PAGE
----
“There is now widespread acceptance that the climate change and biodiversity crises are inextricably linked, and that both are having deeply negative impacts on public health. It is heartening to see and hear this recognition emerging among global leaders, along with commitments to address these crises head-on, including through systemic changes,” added Samper.
While activists and environmental groups have widely welcomed the agreement, some have criticized the declaration as “lacking teeth” and reminiscent of past deforestation pledges, which failed to slow forest loss.
“While the Glasgow Declaration has an impressive range of signatories from across forest-rich countries, large consumer markets and financial centers, it nevertheless risks being a reiteration of previous failed commitments if it lacks teeth,” said Jo Blackman, Head of Forests Policy and Advocacy at Global Witness.
Blackman noted that if leaders are truly serious about halting forest destruction, they must back up the announcement of the Glasgow Declaration with “a commitment to bring in strong and binding national legislation that makes it illegal for companies and financial institutions to fuel deforestation.”
Greenpeace assailed the new agreement, calling it a “green light for another decade of forest destruction.”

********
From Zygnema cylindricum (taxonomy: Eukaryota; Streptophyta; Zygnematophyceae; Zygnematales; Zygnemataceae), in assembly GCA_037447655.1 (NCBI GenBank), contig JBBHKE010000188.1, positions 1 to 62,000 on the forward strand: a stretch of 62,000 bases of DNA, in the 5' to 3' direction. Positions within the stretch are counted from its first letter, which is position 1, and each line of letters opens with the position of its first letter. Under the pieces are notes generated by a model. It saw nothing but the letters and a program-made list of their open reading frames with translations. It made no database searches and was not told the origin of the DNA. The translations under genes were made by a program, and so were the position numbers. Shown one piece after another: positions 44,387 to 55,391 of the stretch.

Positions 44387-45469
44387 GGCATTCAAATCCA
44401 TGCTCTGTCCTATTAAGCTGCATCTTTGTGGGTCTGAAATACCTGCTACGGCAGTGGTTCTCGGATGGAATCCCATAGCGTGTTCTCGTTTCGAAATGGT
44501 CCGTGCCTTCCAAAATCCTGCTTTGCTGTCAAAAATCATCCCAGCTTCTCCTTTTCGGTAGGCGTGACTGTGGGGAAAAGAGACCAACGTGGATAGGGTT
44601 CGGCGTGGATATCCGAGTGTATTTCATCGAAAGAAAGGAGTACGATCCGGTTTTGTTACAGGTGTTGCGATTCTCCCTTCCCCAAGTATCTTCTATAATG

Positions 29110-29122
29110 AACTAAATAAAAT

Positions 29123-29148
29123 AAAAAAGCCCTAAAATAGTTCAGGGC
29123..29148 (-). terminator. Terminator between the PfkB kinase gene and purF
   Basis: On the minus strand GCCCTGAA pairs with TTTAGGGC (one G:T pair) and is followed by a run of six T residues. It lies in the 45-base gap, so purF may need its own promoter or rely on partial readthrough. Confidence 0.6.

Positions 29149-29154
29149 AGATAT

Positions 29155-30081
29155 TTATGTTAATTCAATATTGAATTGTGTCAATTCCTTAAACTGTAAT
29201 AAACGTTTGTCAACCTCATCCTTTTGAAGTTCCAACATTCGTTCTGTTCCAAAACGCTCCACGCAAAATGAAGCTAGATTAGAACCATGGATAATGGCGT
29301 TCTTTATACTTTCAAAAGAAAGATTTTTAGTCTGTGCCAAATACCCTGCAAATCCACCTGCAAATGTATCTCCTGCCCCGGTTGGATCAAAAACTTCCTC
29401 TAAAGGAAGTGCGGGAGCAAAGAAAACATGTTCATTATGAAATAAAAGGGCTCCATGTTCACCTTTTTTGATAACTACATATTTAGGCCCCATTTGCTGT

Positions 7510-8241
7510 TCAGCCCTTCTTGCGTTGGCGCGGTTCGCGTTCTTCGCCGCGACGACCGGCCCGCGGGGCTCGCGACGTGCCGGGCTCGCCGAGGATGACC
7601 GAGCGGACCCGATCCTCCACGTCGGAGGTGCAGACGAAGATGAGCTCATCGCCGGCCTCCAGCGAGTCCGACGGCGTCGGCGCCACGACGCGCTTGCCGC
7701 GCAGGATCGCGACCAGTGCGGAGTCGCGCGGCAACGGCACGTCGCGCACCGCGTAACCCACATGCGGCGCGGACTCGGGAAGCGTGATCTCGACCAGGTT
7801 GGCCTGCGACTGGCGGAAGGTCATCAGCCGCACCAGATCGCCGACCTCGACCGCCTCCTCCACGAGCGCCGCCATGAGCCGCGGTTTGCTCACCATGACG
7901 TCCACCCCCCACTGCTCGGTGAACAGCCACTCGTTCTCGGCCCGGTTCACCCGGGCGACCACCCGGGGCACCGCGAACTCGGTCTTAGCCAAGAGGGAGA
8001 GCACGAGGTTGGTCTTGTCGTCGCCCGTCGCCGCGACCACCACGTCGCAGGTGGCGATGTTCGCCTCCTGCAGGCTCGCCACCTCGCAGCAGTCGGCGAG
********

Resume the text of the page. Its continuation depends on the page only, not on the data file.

“There’s a very good reason Bolsonaro felt comfortable signing on to this new deal. It allows another decade of forest destruction and isn’t binding,” said Carolina Pasquali, Greenpeace Brazil Executive Director. “Meanwhile the Amazon is already on the brink and can’t survive years more deforestation. Indigenous Peoples are calling for 80 percent of the Amazon to be protected by 2025, and they’re right, that’s what’s needed. The climate and the natural world can’t afford this deal.”
Greenpeace UK’s Head of Forests Anna Jones noted that the absence of action to reduce the demand for industrial agriculture is a “gaping hole” in the Glasgow Declaration.
Indonesia and Brazil are two of the most biodiverse nations on the planet and are renowned for their lush tropical forests. However, both nations have seen high rates of deforestation. Vast swathes of land have been cleared for agricultural commodities such as palm oil and cattle in recent years, fueling climate change and resulting in devastating consequences for the nations’ biodiversity.
“Until we put a stop to the expansion of industrial agriculture, start moving towards plant-based diets and reduce the amount of industrial meat and dairy we consume, Indigenous People’s rights will continue to be threatened and nature will continue to be destroyed, rather than given the opportunity to restore and rebound,” said Jones.
While the Glasgow Declaration sounds promising, world leaders will need to go beyond their COP26 speeches and take real action to see it to fruition.
“I welcome the Glasgow Leaders’ Declaration on Forests and Land Use as an import step to halt and reverse deforestation,” said UN Secretary-General António Guterres. “Signing the declaration is the easy part. It is essential that it is implemented now for people and planet.”
Header Image Credit: Jeremy Bezanger/Unsplash